Born of necessity in the polo world, the polo shirt Has infiltrated the closets of players and spectators of the entire sporting world.
Ahh, the Polo Shirt!
A learned friend remarked the other day, that the history of the polo shirt is linked to tennis. After taking in the irony of that statement, I felt moved to write a few words, from my own viewpoint, on this misunderstood item of the modern mans wardrobe.
The ‘polo’ shirt is an interesting term in its own right. In the wealthy classes in the UK and also in the USA, the game of polo was played – and participants typically wore woven shirts with collars. After nipping up and down the polo field on a speedy steed, often taking dramatic turns back and fore, the collars of these shirts would fly up and obscure the players view. This issue was dealt with by fixing a button or stud to the collar points – giving rise to what is known as the ‘button down collar’. However, dear reader I digress – but only slightly.
In the UK, the other leisure occupation played was tennis. In the early stages of the previous century, men as well as ladies played in lightweight summer clothing, full shirts and blazers – with long pants (or shirts for the girls). Similar problems arose with collars coming undone and putting players off their game. By this stage in the garment manufacturing industry, finer jersey was being used for certain types of clothing.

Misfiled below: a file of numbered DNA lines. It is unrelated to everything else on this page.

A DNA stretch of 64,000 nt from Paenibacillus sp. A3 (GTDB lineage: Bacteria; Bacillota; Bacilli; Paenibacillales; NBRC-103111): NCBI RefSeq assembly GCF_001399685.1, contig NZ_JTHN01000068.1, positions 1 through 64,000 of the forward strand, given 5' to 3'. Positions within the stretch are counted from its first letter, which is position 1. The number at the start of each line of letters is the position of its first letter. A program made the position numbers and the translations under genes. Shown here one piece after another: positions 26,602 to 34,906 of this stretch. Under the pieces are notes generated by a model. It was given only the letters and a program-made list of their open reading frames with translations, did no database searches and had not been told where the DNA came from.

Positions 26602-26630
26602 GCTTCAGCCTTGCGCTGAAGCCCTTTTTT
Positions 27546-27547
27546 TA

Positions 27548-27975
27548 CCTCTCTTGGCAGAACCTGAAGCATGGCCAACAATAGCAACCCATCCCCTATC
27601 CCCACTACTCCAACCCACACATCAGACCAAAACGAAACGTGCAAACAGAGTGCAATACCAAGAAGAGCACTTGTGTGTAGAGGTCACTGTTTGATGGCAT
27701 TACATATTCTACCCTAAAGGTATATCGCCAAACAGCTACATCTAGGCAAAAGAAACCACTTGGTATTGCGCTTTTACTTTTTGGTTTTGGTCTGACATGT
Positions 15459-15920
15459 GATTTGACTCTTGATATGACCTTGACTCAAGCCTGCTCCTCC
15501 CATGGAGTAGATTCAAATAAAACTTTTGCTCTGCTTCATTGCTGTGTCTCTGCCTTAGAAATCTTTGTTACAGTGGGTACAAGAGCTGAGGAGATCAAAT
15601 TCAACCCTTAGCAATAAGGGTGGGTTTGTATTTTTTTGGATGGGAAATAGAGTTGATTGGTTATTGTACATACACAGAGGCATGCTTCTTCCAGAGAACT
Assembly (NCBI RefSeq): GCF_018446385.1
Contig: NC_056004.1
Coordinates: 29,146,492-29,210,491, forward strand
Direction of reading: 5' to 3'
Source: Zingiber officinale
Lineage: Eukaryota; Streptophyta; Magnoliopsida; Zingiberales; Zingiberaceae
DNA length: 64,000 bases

At this point two iconic gentlemen crossed paths, and their names leant themselves to two very different, yet similar clothing icons.
Rene Lacoste, a superb French tennis player, whose nickname was “the Crocodile”, partly for his smile but also his tenacious ability to tough out games; had a garment produced for him. Modelled on the short sleeved ‘polo’ shirts being worn, Rene made his from a special jersey knitted in France. This jersey with it’s particular stitch, was called a ‘pique’ knit. With a shorter, ribbed collar, rather than a woven one – he soon cut more than a dash.
Before too long, he had his ‘nickname’ moniker, The Crocodile, embroidered on the chest of his shirts and even blazers, in the form of a green smiling crocodile and ‘LaCoste’ was born.
Meanwhile UK tennis hopes were pinned on the late great, Fred Perry. He too adopted the jersey knit style of shirt, being more athletic and easier to move in. Being a true British Champion, Fred would embroider the wreath on his chest, denoting the winners reward. However, Mr Perry would add a different touch of flair to his collars, by adding a ‘tipping’, or contrast colour stripes to his collars.
Later still, these colours would be adopted by various football teams to show allegiance to not only their teams, but to opposing fans who might be interested in a not-so-friendly scuffle – but more of that later.
And so, the ‘polo’ shirt as it is now known came into existence. Probably should have been called the ‘polo collar’ or ‘tennis shirt’ but at least it made for interesting reading.
Polo shirts are great for golf as well, as many other leisure pursuits. Easy to wear and to care for, flattering on a fitter physique as well as forgiving on a fuller figure, the polo shirts are now a permanent fixture for every modern man.
Treat yourself this ‘polo’ or ‘tennis’ season?